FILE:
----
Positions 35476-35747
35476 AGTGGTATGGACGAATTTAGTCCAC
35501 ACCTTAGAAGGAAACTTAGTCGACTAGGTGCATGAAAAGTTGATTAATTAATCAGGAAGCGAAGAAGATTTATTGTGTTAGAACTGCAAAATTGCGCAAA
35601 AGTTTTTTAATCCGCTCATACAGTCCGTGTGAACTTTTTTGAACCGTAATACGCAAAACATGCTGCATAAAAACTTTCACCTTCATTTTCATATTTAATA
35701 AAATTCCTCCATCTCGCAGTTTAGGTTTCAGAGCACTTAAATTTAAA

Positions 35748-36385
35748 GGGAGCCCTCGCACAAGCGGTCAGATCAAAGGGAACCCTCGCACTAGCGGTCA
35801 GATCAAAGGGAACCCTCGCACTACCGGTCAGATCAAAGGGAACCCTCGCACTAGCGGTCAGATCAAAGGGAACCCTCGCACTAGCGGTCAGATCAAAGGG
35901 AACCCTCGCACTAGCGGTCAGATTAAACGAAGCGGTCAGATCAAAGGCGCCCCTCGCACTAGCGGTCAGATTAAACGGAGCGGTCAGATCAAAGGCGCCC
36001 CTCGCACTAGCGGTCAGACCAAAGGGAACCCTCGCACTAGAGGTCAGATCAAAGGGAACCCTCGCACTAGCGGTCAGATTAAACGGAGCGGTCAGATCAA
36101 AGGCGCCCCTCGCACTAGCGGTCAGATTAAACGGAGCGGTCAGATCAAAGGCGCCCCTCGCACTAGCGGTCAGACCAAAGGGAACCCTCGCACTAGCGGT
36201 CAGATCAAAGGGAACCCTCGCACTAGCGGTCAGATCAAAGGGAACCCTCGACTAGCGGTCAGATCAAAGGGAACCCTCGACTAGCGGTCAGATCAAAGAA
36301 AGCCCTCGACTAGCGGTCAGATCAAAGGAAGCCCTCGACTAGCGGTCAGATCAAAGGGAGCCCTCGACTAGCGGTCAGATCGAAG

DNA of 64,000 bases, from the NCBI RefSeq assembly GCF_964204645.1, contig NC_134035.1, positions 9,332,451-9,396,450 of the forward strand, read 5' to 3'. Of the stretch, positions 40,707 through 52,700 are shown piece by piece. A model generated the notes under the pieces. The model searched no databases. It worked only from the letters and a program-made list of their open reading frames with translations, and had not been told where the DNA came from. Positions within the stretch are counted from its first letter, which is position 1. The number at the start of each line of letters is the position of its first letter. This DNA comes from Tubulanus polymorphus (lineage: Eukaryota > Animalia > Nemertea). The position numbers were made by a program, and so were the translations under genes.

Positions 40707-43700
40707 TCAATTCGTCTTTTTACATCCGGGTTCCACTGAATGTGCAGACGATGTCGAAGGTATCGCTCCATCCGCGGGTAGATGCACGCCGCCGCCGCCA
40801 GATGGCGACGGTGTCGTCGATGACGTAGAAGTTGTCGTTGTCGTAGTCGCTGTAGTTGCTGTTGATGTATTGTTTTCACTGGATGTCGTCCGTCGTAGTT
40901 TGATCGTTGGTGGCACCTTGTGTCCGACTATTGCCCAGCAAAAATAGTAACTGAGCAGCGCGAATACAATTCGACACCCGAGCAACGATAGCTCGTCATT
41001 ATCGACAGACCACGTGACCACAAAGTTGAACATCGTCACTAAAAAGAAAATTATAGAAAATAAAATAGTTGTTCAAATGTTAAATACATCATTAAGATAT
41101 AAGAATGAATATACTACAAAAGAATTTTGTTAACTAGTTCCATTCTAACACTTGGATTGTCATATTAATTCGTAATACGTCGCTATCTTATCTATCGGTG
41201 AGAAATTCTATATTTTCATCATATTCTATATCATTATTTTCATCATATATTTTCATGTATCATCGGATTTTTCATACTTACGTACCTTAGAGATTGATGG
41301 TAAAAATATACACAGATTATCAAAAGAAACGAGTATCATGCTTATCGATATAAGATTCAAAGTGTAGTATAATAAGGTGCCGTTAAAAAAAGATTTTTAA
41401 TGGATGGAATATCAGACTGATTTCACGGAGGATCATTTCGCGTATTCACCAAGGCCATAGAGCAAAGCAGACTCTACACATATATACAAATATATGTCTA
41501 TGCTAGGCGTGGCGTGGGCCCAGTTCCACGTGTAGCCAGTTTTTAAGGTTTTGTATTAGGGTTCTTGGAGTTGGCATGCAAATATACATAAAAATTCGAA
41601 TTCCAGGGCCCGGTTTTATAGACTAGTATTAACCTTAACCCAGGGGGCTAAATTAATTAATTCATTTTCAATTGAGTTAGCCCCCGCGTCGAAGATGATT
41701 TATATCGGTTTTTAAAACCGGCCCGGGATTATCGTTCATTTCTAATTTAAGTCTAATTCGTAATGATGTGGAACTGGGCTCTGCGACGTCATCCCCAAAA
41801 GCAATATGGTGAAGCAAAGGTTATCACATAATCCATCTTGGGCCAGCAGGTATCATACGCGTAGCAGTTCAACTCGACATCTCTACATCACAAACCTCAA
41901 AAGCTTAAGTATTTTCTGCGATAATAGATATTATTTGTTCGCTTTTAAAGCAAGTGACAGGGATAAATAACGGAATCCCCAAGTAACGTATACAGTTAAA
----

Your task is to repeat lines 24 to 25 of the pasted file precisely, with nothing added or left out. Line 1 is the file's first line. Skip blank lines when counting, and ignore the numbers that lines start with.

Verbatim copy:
41501 TGCTAGGCGTGGCGTGGGCCCAGTTCCACGTGTAGCCAGTTTTTAAGGTTTTGTATTAGGGTTCTTGGAGTTGGCATGCAAATATACATAAAAATTCGAA
41601 TTCCAGGGCCCGGTTTTATAGACTAGTATTAACCTTAACCCAGGGGGCTAAATTAATTAATTCATTTTCAATTGAGTTAGCCCCCGCGTCGAAGATGATT